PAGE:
The Atlantic published a video on Monday that shows attendees of a white nationalist conference giving Nazi salutes and cheering as movement leader Richard B. Spencer, who has been credited with coining the term "alt-right," delivers a speech describing the U.S. as "a white country designed for ourselves and our posterity...it belongs to us."
Spencer was giving the closing speech over the weekend at the Ronald Reagan Building in Washington, D.C. at the annual conference of the National Policy Institute (NPI), a far-right think tank which the Southern Poverty Law Center (SPLC) describes as one of the four most influential groups leading the "academic racism" sector.
The SPLC separately describes Spencer as "one of the country's most successful young white nationalist leaders—a suit-and-tie version of the white supremacists of old, a kind of professional racist in khakis."
The Atlantic's video is something of a preview for an upcoming documentary profile on Spencer, set to be released in December 2016. It depicts him at a podium stating, "Hail Trump! Hail our people! Hail victory!" as the crowd cheers and many attendees stand to hold out their arms in a heil Hitler salute.
"No one will honor us for losing gracefully," he says in an excerpt of a 30-minute speech. "No one mourns the great crimes committed against us. For us, it is conquer or die."
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He also refers to the media by the German word "Lügenpresse," which translates to "lying press"—a term coined in the early 1900s and popularized by the Hitler regime to attack critics and stir up hatred toward minorities, particularly Jews.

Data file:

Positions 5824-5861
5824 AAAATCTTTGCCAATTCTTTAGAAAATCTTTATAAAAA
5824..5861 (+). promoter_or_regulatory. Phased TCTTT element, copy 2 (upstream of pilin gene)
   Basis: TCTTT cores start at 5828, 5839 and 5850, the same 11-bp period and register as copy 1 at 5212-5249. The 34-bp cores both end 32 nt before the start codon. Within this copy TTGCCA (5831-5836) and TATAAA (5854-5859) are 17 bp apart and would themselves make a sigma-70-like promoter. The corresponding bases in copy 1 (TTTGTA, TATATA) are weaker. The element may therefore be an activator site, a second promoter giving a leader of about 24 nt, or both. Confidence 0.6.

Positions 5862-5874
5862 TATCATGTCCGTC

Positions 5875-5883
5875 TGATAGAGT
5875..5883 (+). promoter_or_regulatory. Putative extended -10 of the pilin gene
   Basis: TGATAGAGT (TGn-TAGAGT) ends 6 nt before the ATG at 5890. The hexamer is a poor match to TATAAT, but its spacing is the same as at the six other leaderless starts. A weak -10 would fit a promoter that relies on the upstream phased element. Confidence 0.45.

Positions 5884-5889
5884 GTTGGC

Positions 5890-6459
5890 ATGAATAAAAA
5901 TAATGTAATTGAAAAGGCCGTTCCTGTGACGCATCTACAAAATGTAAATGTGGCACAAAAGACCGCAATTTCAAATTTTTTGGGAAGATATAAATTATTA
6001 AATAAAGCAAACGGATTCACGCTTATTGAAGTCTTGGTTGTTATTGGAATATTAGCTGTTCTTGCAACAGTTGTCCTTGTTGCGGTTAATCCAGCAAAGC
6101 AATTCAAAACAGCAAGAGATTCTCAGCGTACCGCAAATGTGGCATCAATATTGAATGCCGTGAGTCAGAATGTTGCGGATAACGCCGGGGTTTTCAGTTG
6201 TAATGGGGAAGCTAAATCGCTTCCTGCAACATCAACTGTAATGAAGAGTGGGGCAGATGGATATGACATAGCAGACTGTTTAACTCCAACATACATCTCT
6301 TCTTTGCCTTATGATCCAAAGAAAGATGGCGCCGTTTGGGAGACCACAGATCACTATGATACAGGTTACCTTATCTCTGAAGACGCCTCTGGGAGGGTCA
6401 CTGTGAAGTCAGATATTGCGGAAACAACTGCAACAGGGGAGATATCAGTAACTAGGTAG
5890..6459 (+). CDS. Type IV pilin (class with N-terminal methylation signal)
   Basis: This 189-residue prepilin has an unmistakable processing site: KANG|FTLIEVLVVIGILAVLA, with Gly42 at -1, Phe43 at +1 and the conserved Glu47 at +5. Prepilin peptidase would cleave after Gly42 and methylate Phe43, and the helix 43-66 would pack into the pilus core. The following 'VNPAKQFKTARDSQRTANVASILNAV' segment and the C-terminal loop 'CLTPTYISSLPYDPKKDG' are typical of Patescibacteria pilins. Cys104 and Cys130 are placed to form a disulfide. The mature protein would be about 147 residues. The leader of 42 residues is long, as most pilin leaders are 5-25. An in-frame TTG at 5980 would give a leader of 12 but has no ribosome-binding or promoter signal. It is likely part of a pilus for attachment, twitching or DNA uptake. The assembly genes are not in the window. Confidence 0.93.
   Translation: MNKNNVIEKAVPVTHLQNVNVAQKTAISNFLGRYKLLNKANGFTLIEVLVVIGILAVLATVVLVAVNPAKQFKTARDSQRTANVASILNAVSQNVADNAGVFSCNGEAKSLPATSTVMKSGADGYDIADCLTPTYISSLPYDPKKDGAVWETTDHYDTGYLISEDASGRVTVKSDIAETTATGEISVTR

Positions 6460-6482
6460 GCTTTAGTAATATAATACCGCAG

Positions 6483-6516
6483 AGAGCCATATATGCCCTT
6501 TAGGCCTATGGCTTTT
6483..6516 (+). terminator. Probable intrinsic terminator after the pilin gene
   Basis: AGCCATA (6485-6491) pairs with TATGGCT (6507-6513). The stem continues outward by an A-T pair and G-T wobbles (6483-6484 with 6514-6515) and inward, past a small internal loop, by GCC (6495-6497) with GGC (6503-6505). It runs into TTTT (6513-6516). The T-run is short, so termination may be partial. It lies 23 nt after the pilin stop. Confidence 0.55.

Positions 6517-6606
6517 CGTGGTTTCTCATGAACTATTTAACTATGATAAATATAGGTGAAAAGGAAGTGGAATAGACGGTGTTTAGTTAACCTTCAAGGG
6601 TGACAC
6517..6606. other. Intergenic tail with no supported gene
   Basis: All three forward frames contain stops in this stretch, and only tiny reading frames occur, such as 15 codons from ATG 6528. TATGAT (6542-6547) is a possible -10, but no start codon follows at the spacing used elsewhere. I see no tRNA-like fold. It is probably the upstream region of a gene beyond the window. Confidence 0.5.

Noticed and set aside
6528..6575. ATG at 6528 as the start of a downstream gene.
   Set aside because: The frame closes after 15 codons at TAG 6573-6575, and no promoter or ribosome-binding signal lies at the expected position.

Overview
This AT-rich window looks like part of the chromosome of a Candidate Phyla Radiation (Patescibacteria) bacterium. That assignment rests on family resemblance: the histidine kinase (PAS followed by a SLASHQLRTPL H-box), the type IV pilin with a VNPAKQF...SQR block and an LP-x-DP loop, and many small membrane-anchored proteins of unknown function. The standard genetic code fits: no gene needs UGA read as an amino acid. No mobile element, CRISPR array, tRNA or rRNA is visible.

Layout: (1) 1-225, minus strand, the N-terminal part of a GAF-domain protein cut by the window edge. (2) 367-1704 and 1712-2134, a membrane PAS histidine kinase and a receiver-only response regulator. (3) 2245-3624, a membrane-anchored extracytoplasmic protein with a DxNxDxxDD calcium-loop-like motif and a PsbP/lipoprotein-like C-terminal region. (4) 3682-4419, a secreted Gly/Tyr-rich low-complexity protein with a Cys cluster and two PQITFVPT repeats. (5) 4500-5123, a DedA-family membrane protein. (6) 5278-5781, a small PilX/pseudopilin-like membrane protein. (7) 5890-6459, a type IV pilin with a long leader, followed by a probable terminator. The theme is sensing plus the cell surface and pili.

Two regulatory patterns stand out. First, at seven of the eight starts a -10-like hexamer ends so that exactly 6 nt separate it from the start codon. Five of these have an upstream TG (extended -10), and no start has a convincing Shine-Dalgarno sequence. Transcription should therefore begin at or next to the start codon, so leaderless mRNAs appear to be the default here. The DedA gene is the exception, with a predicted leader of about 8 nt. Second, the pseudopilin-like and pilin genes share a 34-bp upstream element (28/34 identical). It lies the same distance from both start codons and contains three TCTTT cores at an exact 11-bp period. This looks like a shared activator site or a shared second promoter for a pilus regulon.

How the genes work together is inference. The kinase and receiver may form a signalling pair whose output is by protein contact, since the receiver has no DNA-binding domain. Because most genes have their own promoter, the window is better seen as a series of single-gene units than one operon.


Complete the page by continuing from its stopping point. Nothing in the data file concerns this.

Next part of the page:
"One wonders if these people are people at all? Or instead soulless golems animated by some dark power," he continues, referring to a creature from Jewish folklore, "to repeat whatever talking point John Oliver stated the night before."
"America was until this past generation a white country designed for ourselves and our posterity," he says. "It is our creation, it is our inheritance, and it belongs to us."
The U.S. Holocaust Memorial Museum condemned the rhetoric in a statement on Monday, warning that the call to "conquer or die" closely echoes Hitler's views and calls to action.
"The Holocaust did not begin with killing; it began with words," the statement reads. "The Museum calls on all American citizens, our religious and civic leaders, and the leadership of all branches of the government to confront racist thinking and divisive hateful speech."
Lacy MacAuley, a member of the D.C. Antifascist Coalition who took part in protests against the NPI conference, wrote in an op-ed for Common Dreams on Tuesday, "If anyone were looking for overt signs that fascists are coming out of the closet, this is it. The white supremacists celebrated Trump's victory last week, and are taking a threatening victory lap."
"We are living in a dangerous time when they feel comfortable enough to bring their ideology of hate straight into our government buildings," MacAuley writes. "Now, more than ever, the Alt Right, the white supremacists, and the fascists, are coming out of the woodwork to try to gain currency in the policy circles in Washington, D.C. And now, more than ever, we must stand up to oppose them."